2) Jean Claude Van Damme is an aerobics instructor: We figured that any martial art that gets you a nickname like ‘The Muscles From Brussels’ kicked ass, and the fact that Jean Claude showed so much of his vulnerable side in JVCD demonstrated real courage to us. We liked JVCD so much that we bought the DVD, but when it came to kickboxing lessons Roy nixed the idea by pointing out that most kick boxers barely close their fist when they punch. Apparently trying to throw a roundhouse kick at someone is a good way to find yourself lying on your butt.
3) Pat Morita is old, and so is Karate: Roy explained to us that Karate is an ancient art that has not been updated in several centuries. While it looked like a good way to mess up a perfectly good 80’s haircut it is not cut out for modern unarmed combat situations.
4) Mamet Speak is all talk: We figured if David Mamet, the academy award nominated screenwriter and director who has a reputation for one of the smartest intellectual types in Hollywood made a movie about Brazilian ju-jitsu (Redbelt) then this stuff had to kick ass! Just thinking about how tough Mamet made Alec Baldwin sound in Glengarry Glen Ross when he pulled out his infamous brass balls made us feel more confidant.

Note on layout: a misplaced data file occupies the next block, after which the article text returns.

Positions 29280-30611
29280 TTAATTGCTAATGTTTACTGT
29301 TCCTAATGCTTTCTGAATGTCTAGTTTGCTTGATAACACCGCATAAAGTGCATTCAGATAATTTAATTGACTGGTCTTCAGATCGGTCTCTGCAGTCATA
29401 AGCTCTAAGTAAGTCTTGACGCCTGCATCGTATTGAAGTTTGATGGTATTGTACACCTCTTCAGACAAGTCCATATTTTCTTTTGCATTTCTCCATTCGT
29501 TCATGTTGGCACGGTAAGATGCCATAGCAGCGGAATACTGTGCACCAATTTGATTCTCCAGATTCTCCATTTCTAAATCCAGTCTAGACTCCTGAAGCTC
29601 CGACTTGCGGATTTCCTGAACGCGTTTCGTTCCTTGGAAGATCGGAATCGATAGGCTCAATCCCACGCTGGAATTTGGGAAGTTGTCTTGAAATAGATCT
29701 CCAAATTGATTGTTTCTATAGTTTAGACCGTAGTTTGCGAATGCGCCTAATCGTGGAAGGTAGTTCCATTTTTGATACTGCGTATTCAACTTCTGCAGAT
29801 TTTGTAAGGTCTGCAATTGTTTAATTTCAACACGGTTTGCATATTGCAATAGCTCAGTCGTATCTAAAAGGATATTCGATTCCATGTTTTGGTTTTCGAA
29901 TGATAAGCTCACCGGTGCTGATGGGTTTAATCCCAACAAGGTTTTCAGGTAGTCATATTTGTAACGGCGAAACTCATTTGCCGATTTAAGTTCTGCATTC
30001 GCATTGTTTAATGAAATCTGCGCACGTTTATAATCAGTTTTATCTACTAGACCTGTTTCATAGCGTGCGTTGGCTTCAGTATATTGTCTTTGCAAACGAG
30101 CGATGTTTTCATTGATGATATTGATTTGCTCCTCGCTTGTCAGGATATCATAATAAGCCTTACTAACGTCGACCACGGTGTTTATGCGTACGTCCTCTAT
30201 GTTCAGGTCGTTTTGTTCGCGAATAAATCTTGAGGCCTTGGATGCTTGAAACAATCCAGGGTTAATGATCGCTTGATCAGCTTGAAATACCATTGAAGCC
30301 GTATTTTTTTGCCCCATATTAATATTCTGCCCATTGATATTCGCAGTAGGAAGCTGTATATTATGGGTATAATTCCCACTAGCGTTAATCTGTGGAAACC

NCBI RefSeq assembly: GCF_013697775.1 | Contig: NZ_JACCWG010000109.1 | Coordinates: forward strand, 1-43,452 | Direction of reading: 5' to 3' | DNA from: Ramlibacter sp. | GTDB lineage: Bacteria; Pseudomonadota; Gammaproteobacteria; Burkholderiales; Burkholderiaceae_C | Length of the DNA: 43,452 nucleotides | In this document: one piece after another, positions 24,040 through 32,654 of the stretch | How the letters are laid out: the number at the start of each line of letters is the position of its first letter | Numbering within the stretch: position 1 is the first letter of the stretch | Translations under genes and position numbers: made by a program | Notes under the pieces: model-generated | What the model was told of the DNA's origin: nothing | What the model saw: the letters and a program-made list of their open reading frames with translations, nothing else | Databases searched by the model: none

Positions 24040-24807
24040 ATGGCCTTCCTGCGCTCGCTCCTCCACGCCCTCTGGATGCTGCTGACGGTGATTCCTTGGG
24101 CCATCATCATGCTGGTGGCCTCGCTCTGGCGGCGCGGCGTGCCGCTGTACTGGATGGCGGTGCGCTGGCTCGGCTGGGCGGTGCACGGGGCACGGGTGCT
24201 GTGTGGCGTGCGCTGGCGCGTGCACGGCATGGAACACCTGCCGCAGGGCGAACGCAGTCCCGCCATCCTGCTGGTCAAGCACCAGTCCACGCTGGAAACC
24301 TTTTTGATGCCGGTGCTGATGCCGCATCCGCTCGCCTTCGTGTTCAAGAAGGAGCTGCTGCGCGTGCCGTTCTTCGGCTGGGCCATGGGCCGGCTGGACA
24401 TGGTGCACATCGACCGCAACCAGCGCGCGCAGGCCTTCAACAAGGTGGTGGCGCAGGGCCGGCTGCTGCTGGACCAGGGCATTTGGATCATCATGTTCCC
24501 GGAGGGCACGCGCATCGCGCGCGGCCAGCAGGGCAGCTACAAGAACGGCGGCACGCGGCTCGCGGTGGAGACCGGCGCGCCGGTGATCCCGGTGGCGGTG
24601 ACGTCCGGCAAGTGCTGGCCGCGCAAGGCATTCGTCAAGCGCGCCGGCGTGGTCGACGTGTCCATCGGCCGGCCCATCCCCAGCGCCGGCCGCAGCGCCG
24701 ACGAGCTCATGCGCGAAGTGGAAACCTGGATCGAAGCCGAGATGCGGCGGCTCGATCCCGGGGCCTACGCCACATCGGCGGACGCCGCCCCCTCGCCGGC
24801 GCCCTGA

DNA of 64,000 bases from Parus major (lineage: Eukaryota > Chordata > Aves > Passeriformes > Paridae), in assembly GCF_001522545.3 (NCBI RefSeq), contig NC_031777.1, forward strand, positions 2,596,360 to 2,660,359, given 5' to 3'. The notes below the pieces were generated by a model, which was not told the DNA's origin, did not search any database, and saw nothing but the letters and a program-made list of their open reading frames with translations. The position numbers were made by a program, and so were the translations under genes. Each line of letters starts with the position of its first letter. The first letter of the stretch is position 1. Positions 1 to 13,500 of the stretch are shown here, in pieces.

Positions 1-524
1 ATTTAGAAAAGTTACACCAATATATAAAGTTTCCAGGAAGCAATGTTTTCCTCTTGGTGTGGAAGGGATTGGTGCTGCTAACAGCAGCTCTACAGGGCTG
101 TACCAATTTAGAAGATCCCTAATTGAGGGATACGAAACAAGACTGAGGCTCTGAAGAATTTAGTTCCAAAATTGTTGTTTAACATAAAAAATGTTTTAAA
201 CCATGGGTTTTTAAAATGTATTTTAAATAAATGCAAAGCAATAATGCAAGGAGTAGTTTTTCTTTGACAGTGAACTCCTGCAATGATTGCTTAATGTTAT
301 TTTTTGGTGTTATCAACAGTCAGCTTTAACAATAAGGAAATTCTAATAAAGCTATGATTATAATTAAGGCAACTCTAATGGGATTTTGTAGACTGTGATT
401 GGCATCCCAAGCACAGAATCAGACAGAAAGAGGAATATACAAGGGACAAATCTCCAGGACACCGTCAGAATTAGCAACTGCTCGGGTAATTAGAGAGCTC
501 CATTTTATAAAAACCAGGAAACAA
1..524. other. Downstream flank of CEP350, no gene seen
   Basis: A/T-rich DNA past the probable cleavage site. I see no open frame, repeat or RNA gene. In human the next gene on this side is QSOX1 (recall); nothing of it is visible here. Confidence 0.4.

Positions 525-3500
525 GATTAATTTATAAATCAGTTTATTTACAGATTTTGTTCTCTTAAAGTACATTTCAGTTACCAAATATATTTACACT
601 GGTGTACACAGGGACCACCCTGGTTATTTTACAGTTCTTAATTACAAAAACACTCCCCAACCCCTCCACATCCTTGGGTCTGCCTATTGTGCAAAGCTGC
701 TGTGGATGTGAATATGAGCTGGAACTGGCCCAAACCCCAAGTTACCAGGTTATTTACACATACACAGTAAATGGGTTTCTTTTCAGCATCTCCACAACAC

Unfortunately, hat we learned is that despite generally good reviews Redbelt feels like an incomplete movie, and Brazilian ju-jitsu is dangerously incomplete martial arts for defense. “Brazilian ju-jitsu will teach you many locks and takedowns that emphasize on moving the fight to the ground,” explained Roy “and that is the absolute last place you want to be in a fight.” At first we figured Roy avoided being on the ground because it is dirty and full of germs, even at the Beverly Hills Hotel. However after watching a few episodes of Entourage we realized that even if we threw a ju-jitsu lock on Vinnie Chase and dragged him to the ground we would just end up with his whole entourage kicking our buts while we lay on the ground.
5) Train with J-Lo – be a Badunkadunk: Like all Hollywood movies we made our most important rule the most mysterious. What rule number 5 mean is that you need to learn self defense from someone who has been through hell and back, not just the Hollywood version that saw J-Lo learning a watered down version of Krav Maga for the movie Enough. Sure Krav Maga is considered the best choice for self defense, but in the same way Hollywood takes brilliant foreign movies and turns them into crap (Vanilla Sky) you won’t learn effective Krav Maga from someone who was never in the Israeli Army. What Roy said was “it was my responsibility to prepare soldiers for an environment where they could face an attack from a terrorist with a gun, knife, bomb, stick, etc. without warning at any moment.” “I didn’t prepare my soldiers to win medals or competitions,” Roy continued “I trained them to survive.”
Reflecting for a moment on what real life was all about we took a break from action movies that weekend and spent a beautiful Sunday at the beach without anyone kicking sand in our face.
Editor's Note. Roy Elghanayan is a very nice person who teaches Krav Maga in Santa Monica, CA, and as far as we know he has never killed anyone for playing their DVD's too loud. He has group classes and is also open for private lessons and seminars all over the US.